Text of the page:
“We need to reach out to everyone. Everyone votes,” said Steen, who is straight and the vice president of the Broward Log Cabin Republicans, a mostly LGBT political club. “They need to grow up,” she said, “and if they want to be elected to higher office, they need to reach out to everyone.”

Democratic LGBT activists were strongly critical. Activist Michael Rajner of Wilton Manors called Putnam “pathetic” on Twitter. Nadine Smith, CEO of the statewide LGBT rights organization Equality Florida, tweeted that Putnam’s omission was “Insulting. Unacceptable. Inexcusable.”

Putnam’s spokeswoman said the campaign didn’t have anything to say beyond his Pulse statement and tweets.

Smith also called out President Donald Trump on Twitter for his Pulse tweet that didn’t mention the LGBT community. “Saying ‘Pulse’ isn't the same as naming the LGBT community targeted by hate. You've already forgotten the victims,” she wrote.

Republican Gov. Rick Scott, in an anniversary statement, called the Pulse massacre “an attack on Orlando, our state, the Hispanic community and on the LGBTQ community.” His official proclamation designating Monday “Pulse Remembrance Day” declared that the “LGBTQ and Hispanic communities were viciously attacked during this senseless tragedy.”

Scott can’t run for re-election next year because of term limits. He’s widely expected to challenge U.S. Sen. Bill Nelson, D-Fla.

U.S. Sen. Marco Rubio referred several times to the “LGBT community” and the club’s Latin night during a Pulse anniversary speech on the Senate floor. In one of several tweets on the massacre, Rubio said it “was an attack on the LGBT community, Florida, America, and our very way of life.”

South Florida Republicans in Congress took different approaches.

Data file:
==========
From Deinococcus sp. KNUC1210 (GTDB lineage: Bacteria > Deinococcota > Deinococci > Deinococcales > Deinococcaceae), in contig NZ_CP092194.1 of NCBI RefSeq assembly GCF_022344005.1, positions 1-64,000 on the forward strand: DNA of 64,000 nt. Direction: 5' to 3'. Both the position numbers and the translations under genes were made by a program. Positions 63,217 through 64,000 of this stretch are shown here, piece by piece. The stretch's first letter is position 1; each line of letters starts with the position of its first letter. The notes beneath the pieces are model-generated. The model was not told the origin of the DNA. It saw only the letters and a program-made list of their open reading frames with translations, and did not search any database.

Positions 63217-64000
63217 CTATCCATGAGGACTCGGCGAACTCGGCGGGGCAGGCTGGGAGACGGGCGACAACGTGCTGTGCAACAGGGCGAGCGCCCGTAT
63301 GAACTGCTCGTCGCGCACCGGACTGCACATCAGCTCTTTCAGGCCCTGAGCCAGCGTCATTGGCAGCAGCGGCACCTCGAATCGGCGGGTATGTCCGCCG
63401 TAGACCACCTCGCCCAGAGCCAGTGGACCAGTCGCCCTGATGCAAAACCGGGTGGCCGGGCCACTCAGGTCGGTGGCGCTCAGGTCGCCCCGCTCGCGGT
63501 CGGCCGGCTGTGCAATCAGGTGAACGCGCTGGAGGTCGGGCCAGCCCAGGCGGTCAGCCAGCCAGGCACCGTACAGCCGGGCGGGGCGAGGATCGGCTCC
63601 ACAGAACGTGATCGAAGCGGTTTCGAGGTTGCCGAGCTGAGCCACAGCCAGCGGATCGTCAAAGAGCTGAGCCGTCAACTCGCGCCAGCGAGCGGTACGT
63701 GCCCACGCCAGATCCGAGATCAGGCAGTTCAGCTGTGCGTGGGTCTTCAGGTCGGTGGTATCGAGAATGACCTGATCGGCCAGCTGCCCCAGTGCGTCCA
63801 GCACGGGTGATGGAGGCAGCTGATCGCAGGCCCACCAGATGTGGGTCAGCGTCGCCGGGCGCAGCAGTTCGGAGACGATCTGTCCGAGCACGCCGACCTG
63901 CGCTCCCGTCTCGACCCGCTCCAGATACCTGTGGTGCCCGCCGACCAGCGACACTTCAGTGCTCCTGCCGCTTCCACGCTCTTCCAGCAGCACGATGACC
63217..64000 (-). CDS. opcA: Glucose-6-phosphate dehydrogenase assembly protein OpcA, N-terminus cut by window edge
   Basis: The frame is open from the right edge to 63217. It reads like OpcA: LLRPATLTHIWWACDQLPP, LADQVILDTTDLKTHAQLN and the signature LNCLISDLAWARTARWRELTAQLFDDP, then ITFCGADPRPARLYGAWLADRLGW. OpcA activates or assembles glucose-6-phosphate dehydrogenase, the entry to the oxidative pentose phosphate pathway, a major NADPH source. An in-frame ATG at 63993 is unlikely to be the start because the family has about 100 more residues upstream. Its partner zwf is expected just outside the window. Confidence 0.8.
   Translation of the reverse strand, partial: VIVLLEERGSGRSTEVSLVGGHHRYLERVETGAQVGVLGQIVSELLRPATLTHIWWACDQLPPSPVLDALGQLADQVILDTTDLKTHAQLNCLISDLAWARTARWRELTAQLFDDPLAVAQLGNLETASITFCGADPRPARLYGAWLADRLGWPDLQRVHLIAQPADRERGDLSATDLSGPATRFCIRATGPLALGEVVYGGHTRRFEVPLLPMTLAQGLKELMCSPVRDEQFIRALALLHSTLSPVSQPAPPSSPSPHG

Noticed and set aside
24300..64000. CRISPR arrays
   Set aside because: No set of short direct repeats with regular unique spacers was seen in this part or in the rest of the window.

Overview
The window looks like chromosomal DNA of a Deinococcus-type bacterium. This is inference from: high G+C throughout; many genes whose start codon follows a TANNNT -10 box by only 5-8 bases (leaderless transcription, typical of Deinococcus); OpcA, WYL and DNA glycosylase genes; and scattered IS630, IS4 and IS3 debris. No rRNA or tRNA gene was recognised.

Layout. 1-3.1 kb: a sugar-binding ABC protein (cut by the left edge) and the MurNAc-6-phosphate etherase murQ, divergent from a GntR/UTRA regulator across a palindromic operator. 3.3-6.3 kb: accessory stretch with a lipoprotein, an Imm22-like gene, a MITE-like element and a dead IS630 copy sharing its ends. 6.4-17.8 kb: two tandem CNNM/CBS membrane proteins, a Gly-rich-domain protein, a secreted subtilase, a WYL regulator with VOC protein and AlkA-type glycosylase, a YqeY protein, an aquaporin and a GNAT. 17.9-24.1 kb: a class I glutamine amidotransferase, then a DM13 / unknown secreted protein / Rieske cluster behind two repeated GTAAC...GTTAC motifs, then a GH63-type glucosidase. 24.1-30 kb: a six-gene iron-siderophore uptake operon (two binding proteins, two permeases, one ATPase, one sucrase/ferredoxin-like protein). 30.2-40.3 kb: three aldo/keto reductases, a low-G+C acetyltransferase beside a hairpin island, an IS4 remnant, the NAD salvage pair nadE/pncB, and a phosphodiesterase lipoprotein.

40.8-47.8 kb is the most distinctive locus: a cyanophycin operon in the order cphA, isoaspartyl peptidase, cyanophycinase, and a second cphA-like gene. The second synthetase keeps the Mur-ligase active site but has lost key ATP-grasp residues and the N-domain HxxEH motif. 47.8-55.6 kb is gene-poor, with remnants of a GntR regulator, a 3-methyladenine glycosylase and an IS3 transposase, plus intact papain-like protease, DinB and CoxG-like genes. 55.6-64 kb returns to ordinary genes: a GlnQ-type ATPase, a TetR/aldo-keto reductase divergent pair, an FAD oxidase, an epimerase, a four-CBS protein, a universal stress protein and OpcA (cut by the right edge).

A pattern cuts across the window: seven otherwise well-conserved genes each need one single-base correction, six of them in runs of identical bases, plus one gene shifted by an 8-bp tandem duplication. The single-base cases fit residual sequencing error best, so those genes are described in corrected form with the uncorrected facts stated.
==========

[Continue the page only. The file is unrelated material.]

U.S. Rep. Ileana Ros-Lehtinen, a Miami-Dade County Republican who has a transgender son, brought up the Pulse massacre during a floor speech on LGBT pride month. Ros-Lehtinen wrote on Twitter that “During #LGBTPrideMonth we should remember #PulseNightclub attack = stand against anti-#LGBT violence.”

U.S. Rep. Brian Mast, a Republican who represents northern Palm Beach, Martin and St. Lucie counties, tweeted a picture of the list of Pulse victims’ names and said they should be remembered but didn’t refer to the LGBT community.

Most, but not all Democrats, referred to the LGBT community in their Pulse commemorations.

“We stand with all our LGBTQ brothers and sisters as we still grieve over this unspeakable tragedy,” U.S. Rep. Debbie Wasserman Schultz, a Broward/Miami-Dade County Democrat, said in a statement. U.S. Rep. Ted Deutch, a Broward/Palm Beach County Democrat said Pulse was “an act of anti-LGBT terrorism.”

But Nelson, who appeared at a Pulse event Monday in Orlando, didn’t mention the LGBT community during his Senate speech later in the day, though he quoted the Facebook post from a trauma surgeon who said it didn’t matter to him if the Pulse victims he treated that night were gay or straight. A Senate resolution to mark the anniversary, sponsored by Nelson and Rubio, referred to it as “a horrific terrorist attack on Pulse Orlando, a lesbian, gay, bisexual, and transgender nightclub, during Latin night.”